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What would be a better word than "touch" when talking about gently stroking someone's butt?

In this context, it's a husband touching her wife's butt (she's ok with this, BTW), and not during sex or anything. Instead, he's touching her butt while she's doing something mundane like brushing her teeth and he's walking past her. A Japanese word that matches what the person wanted is なでる, which translates as "to brush gently; to stroke; to caress".

I thought "goose" would be suitable, but Wiktionary says that's for sharply poking or pinching, which isn't the case here. Would "fondle" or "caress" be suitable, or is that more associated with sex? There's also "grope", but does that imply a lack of physical co-ordination, or being unable to see what you're touching?

  • +1, but I think this question belongs to English Language & Usage. – user114 Mar 8 '13 at 14:32
  • Groping can imply lack of co-ordination (or vision), but it also has strong associations with (usually unwanted) sexual touching. Goose is usually equally unwanted, but doesn't always carry such strong sexual overtones. Brush gently, stroke, caress, fondle are all fine. – FumbleFingers Reinstate Monica Mar 8 '13 at 15:18
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    A goose is pinch or grab, usually surprising and unexpected; whether or not it's welcomed or unwanted would depend on who was doing it, and the relationship between the gooser and the goosed. Fondle suggests a gentle grab or grope, but it's more prolonged – unlike a goose, which is short and quick. Caress is a good word for the gentle stroke or brush you describe. P.S. I think this question is fine here, as most native speakers readily understand the differences between goosing, pinching, groping, fondling, stroking, and caressing. – J.R. Mar 8 '13 at 16:01
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    なでる is also translated "to pet", as in a cat being petted, so the word itself doesn't necessarily have any sexual connotations. The literal meaning relevant in this context is to lightly slide one's hand along [something]. – snailcar Mar 8 '13 at 18:53
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Besides previously suggested terms also consider pet (“To stroke or fondle (another person) amorously”), although that may have more-amorous overtones than you desire; and pat (“To (gently) tap the flat of one's hand on a person or thing”), as suggested by Trish Rempel in a comment.

You write, “I thought "goose" would be suitable, but Wiktionary says that's for sharply poking or pinching, which isn't the case here.” Yes, wiktionary says “(slang) To sharply poke or pinch someone's buttocks. Derived from a goose's inclination to bite at a retreating intruder's hindquarters.” This is in accord with FumbleFingers's remark, “Goose is usually equally unwanted, but doesn't always carry such strong sexual overtones [as groping]” and with J.R.'s, “A goose is pinch or grab, usually surprising and unexpected; whether or not it's welcomed or unwanted would depend on who was doing it, and the relationship between the gooser and the goosed.”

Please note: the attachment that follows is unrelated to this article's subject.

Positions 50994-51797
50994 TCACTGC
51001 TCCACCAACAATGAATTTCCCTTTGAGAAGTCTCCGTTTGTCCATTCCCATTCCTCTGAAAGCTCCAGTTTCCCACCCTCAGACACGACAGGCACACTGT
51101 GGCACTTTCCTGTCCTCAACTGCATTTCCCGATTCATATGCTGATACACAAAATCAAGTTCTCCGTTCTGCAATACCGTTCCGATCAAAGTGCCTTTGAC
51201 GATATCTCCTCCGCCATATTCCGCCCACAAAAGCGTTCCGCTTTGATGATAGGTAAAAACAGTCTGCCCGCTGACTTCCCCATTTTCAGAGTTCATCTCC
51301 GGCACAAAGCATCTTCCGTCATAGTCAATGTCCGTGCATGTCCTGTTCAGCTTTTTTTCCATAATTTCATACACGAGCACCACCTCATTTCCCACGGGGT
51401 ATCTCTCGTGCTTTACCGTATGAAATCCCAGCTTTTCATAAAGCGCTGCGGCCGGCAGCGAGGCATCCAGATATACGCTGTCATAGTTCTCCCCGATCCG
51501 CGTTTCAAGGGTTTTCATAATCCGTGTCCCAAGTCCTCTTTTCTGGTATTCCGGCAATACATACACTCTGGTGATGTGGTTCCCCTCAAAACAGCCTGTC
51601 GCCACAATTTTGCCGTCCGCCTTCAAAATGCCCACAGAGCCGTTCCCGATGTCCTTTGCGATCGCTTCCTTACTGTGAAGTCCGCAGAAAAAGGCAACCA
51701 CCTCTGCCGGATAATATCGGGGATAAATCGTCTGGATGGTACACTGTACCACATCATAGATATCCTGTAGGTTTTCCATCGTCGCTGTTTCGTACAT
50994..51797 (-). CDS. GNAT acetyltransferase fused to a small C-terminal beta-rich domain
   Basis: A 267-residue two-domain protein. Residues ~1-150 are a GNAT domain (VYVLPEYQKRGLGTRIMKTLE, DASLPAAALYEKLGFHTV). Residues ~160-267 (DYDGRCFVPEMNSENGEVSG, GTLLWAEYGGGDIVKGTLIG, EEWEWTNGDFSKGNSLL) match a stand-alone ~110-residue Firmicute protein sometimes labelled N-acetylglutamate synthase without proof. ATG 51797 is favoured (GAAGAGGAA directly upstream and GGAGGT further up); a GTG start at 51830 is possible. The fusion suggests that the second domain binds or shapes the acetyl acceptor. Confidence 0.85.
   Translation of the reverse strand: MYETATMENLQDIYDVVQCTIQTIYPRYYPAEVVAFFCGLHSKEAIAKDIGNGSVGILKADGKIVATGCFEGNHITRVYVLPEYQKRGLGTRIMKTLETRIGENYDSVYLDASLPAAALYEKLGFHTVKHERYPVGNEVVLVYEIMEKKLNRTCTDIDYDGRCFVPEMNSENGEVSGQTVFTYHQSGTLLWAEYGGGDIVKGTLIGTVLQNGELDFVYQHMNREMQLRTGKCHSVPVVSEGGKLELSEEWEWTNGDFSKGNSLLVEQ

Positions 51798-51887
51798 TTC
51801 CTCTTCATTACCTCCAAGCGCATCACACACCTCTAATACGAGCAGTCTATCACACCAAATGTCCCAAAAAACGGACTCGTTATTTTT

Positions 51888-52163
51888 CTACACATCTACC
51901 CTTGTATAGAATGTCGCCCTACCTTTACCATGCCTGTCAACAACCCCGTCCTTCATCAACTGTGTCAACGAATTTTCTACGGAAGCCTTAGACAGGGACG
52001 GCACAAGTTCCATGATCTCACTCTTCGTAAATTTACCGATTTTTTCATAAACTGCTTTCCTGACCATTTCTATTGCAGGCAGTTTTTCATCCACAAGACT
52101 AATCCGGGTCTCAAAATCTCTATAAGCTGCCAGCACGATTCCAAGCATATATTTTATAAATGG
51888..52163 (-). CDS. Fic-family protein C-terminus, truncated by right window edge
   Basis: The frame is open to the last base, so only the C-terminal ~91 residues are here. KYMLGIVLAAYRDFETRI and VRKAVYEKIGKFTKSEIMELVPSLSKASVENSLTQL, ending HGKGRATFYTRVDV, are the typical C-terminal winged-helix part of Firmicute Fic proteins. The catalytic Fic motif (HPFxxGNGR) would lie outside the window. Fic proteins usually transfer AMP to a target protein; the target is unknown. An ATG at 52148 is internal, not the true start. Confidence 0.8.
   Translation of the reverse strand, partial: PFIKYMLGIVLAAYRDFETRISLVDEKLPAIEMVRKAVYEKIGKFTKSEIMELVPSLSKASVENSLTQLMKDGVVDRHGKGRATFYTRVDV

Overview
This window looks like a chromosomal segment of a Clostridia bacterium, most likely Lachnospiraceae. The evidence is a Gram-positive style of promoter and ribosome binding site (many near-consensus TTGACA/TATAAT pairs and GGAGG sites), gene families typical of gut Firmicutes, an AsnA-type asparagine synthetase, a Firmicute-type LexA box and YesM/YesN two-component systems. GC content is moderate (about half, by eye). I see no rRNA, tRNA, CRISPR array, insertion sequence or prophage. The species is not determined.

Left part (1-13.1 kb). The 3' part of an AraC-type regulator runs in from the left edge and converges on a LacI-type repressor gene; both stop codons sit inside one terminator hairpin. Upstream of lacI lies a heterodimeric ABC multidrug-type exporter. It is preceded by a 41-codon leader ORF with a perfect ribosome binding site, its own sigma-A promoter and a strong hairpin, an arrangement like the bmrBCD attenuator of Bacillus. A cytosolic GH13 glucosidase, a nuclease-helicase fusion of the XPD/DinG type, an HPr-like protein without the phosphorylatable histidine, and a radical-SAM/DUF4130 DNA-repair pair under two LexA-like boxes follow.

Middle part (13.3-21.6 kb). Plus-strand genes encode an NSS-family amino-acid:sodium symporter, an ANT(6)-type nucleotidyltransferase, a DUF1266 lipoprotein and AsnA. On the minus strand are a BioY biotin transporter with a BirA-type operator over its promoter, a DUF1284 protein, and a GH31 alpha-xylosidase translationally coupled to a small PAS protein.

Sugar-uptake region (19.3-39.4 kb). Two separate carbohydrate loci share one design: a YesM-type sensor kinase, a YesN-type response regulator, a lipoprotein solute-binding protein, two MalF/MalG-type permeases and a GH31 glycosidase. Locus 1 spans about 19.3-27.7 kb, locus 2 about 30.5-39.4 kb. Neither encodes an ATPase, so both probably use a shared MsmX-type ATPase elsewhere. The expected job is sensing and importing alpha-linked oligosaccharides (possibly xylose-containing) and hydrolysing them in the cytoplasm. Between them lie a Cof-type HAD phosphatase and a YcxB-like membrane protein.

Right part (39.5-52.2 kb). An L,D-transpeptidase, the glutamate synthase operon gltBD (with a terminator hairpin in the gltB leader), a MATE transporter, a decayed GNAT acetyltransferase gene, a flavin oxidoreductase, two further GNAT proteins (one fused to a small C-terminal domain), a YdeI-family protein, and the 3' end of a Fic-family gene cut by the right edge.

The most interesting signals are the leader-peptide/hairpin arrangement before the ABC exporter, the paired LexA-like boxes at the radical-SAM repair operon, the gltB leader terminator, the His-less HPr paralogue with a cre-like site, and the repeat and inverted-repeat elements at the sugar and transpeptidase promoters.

You write, “Would "fondle" or "caress" be suitable, or is that more associated with sex?” For fondle wiktionary offers two senses, “To touch or stroke lovingly [eg] Mothers fondle their babies” and “To grasp [eg] The lovers fondled each other”. I've always thought of fondle in the former sense, and was unaware of its “To grasp” sense until now, so would not have assigned such overt sexual overtones to it. Wiktionary also offers several senses for caress, including “To touch or kiss lovingly; to fondle [eg] She loves being caressed by her boyfriend” and “To show and act on deep closeness shared with another person”. I think caress in the latter sense probably is the best word here.

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    The word pat could work, because it does not have an amorous overtone, but it's more of a tapping motion than a brushing motion. – Trish Rempel Mar 8 '13 at 18:17
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    Until I researched this question, I didn't know that fondle could have non sexual overtones! – Andrew Grimm Mar 9 '13 at 0:15
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Sometimes there are a couple of words or a phrase that can tell more than a word . . .

Gentle stroke

absent-minded caress

playful pat

or more descriptive: his hand grazed over the curve of her butt

  • The last one sounds like something out of Mills and Boon! – Andrew Grimm Mar 9 '13 at 0:10

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